Question: Did Brigham Young state that everything he said could be considered "scripture"?

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Question: Did Brigham Young state that everything he said could be considered "scripture"?

Brigham made it clear that his previous statement should not mean that anything he said was scripture, but only that which he had the opportunity to correct and send to the Saints as scripture

Brigham Young made a statement which is often misrepresented:

Well, brethren and sisters, try and be Saints. I will try; I have tried many years to live according to the law which the Lord reveals unto me. I know just as well what to teach this people and just what to say to them and what to do in order to bring them into the celestial kingdom, as I know the road to my office. It is just as plain and easy. The Lord is in our midst. He teaches the people continually. I have never yet preached a sermon and sent it out to the children of men, that they may not call Scripture. Let me have the privilege of correcting a sermon, and it is as good Scripture as they deserve. The people have the oracles of God continually. In the days of Joseph, revelation was given and written, and the people were driven from city to city and place to place, until we were led into these mountains. Let this [discourse] go to the people with "Thus saith the Lord," and if they do not obey it, you will see the chastening hand of the Lord upon them. But if they are plead with, and led along like children, we may come to understand the will of the Lord and he may preserve us as we desire.[1]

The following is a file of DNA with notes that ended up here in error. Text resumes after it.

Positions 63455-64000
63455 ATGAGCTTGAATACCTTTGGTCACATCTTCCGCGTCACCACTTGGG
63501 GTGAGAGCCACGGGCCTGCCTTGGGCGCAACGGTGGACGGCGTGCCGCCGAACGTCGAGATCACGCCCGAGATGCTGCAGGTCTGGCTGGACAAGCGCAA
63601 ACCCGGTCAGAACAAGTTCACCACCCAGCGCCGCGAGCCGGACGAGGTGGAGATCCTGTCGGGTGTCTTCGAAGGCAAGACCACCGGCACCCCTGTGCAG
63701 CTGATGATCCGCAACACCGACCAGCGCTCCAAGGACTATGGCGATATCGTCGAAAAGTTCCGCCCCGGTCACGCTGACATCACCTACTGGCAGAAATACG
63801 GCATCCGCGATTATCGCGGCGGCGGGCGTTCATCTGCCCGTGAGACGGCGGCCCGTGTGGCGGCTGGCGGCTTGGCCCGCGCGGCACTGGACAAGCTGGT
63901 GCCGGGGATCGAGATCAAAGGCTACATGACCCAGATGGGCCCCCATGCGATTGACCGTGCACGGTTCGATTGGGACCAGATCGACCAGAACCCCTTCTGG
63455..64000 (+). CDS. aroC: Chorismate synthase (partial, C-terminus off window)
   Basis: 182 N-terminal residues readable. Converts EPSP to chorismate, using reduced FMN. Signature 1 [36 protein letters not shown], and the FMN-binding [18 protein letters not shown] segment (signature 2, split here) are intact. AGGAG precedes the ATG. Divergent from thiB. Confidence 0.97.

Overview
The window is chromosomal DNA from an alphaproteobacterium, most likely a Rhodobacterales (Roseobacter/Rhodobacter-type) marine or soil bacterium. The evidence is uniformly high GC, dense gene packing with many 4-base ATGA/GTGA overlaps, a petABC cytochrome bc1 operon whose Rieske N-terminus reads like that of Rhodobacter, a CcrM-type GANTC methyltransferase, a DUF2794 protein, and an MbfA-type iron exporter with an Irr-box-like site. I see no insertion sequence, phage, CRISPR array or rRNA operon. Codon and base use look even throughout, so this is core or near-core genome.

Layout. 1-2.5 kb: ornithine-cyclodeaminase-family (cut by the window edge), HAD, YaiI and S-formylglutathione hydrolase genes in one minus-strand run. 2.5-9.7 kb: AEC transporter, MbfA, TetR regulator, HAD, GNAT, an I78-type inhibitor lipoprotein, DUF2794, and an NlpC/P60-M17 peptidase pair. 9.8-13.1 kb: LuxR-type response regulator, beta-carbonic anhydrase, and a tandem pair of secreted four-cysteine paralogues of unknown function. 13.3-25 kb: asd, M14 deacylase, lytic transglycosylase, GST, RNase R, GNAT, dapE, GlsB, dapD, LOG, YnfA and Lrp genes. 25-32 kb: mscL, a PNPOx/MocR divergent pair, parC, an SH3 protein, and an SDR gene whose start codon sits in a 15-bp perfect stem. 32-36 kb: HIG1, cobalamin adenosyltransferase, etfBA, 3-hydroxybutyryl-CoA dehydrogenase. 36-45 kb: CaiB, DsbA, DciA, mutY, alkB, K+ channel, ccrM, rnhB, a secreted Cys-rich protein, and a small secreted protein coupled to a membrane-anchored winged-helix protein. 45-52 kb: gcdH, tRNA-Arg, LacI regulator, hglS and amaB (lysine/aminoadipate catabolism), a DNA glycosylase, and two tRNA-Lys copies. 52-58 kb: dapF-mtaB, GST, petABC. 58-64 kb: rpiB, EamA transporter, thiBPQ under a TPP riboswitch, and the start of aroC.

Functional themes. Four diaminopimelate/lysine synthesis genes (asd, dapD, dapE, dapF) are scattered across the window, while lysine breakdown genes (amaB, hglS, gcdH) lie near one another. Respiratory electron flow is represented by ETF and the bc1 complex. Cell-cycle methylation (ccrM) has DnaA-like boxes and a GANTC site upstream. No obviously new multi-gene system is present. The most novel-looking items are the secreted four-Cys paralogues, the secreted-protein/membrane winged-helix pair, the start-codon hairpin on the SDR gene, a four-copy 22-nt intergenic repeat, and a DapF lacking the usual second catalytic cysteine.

Brigham here says that his remarks are "scripture." The Church statement notes that "isolated statements are often taken out of context." That is true in this case. Here is Brigham's own explanation of this comment:

Brother Orson Hyde referred to a few who complained about not getting revelations. I will make a statement here that has been brought against me as a crime, perhaps, or as a fault in my life. Not here, I do not allude to anything of the kind in this place, but in the councils of the nations—that Brigham Young has said "when he sends forth his discourses to the world they may call them Scripture." I say now, when they are copied and approved by me they are as good Scripture as is couched in this Bible, and if you want to read revelation read the sayings of him who knows the mind of God, without any special command to one man to go here, and to another to go yonder, or to do this or that, or to go and settle here or there.[2]

Brigham made it clear that his previous statement should not mean that anything he said was scripture, but only that which he had the opportunity to correct and send to the Saints as scripture. This provides a good example of why this rule exists at all: what a prophet may intend to convey may not be what his listeners hear, or what scribes recorded. Thus, teachings must be approved by the author and submitted as binding scripture in order for them to be considered such.

Notes

  1. Brigham Young, "Latter-Day Saint Families, etc.," (2 January 1870) Journal of Discourses 13:95-95.
  2. Brigham Young, "Texts for Preaching Upon at Conference—Revelations, etc.," (6 October 1870) Journal of Discourses 13:264-264.